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Sleep Study Centre

Treatments & Procedures

Cognitive and behavioural treatments

Cognitive behavioural therapy (CBT) aims to change unhelpful thoughts and behaviours that may be contributing to your insomnia. CBT is usually recommended if you've had sleep problems for more than four weeks. It includes :

STIMULUS-CONTROL THERAPY :

It aims to help you associate the bedroom with sleep and establish a consistent sleep/wake pattern.

SLEEP RESTRICTION THERAPY :

You limit the amount of time spent in bed to the actual amount of time spent asleep, creating mild sleep deprivation; sleep time is then increased as your sleeping improves.

RELAXATION TRAINING :

This aims to reduce tension or minimise intrusive thoughts that may be interfering with sleep

PARADOXICAL INTENTION :

You try to stay awake and avoid any intention of falling asleep; it's only used if you have trouble getting to sleep, but not maintaining sleep.

BIOFEEDBACK :

Sensors connected to a machine are placed on your body to measure your body's responses, such as muscle tension and heart rate; the machine produces pictures or sounds to help you control your breathing and body responses Sometimes, CBT is carried out by a specially trained GP. Alternatively, you may be referred to a clinical psychologist.


Sleeping tablets

Sleeping tablets (hypnotics) are medications that encourage sleep. They may be considered:

  • If your symptoms are particularly severe
  • To help ease short-term insomnia
  • If the non-drug treatments that are mentioned above fail to have an effect

However, doctors are usually reluctant to prescribe sleeping tablets as they relieve symptoms but don't treat the cause of your insomnia. If you have long-term insomnia, sleeping tablets are unlikely to help. Your doctor may consider referring you to a clinical psychologist to discuss other approaches to treatment.


Benzodiazepines

Benzodiazepines are tranquillisers that are designed to reduce anxiety and promote calmness, relaxation and sleep. These medicines should only be considered if your insomnia is severe or causing you extreme distress. All benzodiazepines make you feel sleepy and can lead to a dependency.


Z medicines

Z medicines are a newer type of sleeping tablet that work in a similar way to benzodiazepines. There's little difference between the benzodiazepines and Z medicines. If one doesn't work, then swapping to another is unlikely to have a different effect.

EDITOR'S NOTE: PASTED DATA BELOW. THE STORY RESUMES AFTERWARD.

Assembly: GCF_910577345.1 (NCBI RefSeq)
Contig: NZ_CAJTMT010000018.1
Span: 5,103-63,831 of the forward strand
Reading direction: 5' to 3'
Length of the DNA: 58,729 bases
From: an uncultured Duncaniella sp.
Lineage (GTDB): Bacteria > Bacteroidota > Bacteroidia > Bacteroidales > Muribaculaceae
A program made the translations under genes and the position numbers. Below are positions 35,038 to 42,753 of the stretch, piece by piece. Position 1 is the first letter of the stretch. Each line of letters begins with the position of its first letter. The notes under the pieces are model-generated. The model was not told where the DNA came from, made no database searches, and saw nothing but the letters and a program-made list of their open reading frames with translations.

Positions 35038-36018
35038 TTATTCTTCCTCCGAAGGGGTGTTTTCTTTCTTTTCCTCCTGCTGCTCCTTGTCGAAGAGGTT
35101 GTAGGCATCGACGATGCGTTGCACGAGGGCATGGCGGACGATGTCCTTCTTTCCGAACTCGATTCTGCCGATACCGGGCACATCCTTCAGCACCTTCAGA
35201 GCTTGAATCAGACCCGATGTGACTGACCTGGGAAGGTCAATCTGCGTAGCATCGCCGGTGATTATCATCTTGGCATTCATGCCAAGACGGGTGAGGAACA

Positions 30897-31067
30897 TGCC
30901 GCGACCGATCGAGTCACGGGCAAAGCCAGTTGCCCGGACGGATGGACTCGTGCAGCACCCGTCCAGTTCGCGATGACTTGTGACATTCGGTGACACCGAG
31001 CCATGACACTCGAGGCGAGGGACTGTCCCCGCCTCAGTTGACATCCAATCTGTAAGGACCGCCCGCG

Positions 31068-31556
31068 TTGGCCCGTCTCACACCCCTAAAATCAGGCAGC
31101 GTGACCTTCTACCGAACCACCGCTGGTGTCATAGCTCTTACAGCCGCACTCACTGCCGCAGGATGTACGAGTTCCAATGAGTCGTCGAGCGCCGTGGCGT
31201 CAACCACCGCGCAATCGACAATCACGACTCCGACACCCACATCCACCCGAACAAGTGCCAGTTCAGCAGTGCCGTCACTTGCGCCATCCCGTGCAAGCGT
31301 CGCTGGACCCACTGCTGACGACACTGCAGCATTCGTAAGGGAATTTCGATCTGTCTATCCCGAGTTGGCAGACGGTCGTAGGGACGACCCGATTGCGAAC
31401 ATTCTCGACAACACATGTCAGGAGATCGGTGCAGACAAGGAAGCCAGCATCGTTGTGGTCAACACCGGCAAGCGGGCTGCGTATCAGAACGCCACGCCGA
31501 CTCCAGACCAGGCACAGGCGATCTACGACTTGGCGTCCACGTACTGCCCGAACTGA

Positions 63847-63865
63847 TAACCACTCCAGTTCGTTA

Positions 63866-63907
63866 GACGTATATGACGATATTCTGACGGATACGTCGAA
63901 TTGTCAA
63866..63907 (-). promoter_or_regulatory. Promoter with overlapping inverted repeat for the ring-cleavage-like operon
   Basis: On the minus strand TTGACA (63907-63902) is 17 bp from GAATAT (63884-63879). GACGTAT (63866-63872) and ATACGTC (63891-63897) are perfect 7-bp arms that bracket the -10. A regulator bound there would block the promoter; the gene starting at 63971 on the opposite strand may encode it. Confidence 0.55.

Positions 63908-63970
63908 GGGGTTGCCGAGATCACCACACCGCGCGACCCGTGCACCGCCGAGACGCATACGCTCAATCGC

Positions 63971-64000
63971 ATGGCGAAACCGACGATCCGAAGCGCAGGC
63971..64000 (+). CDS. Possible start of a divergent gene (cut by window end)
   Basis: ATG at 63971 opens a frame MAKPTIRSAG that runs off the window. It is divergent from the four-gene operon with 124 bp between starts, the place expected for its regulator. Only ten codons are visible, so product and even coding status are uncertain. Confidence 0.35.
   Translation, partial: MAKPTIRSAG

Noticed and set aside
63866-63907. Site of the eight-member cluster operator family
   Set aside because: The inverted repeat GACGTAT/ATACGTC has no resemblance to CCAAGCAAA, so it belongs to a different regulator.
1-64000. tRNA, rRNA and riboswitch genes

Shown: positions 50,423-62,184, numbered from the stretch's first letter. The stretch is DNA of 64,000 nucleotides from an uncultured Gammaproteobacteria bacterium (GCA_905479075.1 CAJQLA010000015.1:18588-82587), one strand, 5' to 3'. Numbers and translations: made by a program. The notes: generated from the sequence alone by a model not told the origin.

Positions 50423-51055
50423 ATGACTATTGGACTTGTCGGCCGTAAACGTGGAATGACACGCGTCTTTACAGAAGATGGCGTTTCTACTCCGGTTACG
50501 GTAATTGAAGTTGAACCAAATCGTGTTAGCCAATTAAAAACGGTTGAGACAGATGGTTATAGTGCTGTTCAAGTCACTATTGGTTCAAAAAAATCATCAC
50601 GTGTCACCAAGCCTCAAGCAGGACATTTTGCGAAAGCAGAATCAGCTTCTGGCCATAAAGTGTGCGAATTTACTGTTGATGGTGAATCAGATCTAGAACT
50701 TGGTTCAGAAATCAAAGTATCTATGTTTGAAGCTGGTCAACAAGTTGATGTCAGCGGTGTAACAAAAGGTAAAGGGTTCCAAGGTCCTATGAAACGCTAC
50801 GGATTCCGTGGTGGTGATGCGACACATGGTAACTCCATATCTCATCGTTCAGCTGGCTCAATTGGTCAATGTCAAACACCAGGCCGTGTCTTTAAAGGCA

Melatonin (Circadin)

Medicines that contain melatonin have been shown to be effective in relieving insomnia for up to 26 weeks in elderly people. Melatonin is a naturally occurring hormone that helps regulate the sleep cycle (known as the circadian rhythm). At present, Circadin is the only medicine that contains melatonin. It's licensed to treat insomnia. Circadin is only available on prescription for people who are 55 years old or over. Circadin is designed as a short-term treatment for insomnia and shouldn't be taken for more than three weeks. It's not recommended for people with a history of kidney disease or liver disease. As yet, there's not enough evidence to say whether it's safe to take Circadin during pregnancy or while breastfeeding, so its use isn't recommended under these circumstances.


Sleep Hygiene Rules

  • Never use the bedroom for anything but sleep or relaxation. Read, watch TV, exercise, eat or argue someplace else.
  • Lie down intending to go to sleep only when you are sleepy.
  • If you are unable to fall asleep within twenty five minutes, get up and go to another room. Stay up until you feel sleepy then return to bed. If you still are unable to fall asleep get up again.
  • Set your alarm to get up at the same time each day regardless of how much sleep you got during the night.
  • Turn on the lights or walk outside in the sunlight when you wake up in the morning.
  • Do not nap during the day.
  • Exercising in the morning or late afternoon will help you sleep, but exercising in the late evening will stimulate your body and make sleeping more difficult.
  • Eat your evening meals at least two hours prior to going to bed. Large meals or hunger can inhibit sleep.
  • Avoid caffeine and refined sugars in the evening. Foods like chocolate, coffee, tea and soda will inhibit sleep. Also tobacco and alcohol should be avoided since these disrupt sleep.
  • Avoid the use of over the counter sleep medicines.
  • Relax in the evening before going to bed. Try not to rehash the day's problems.

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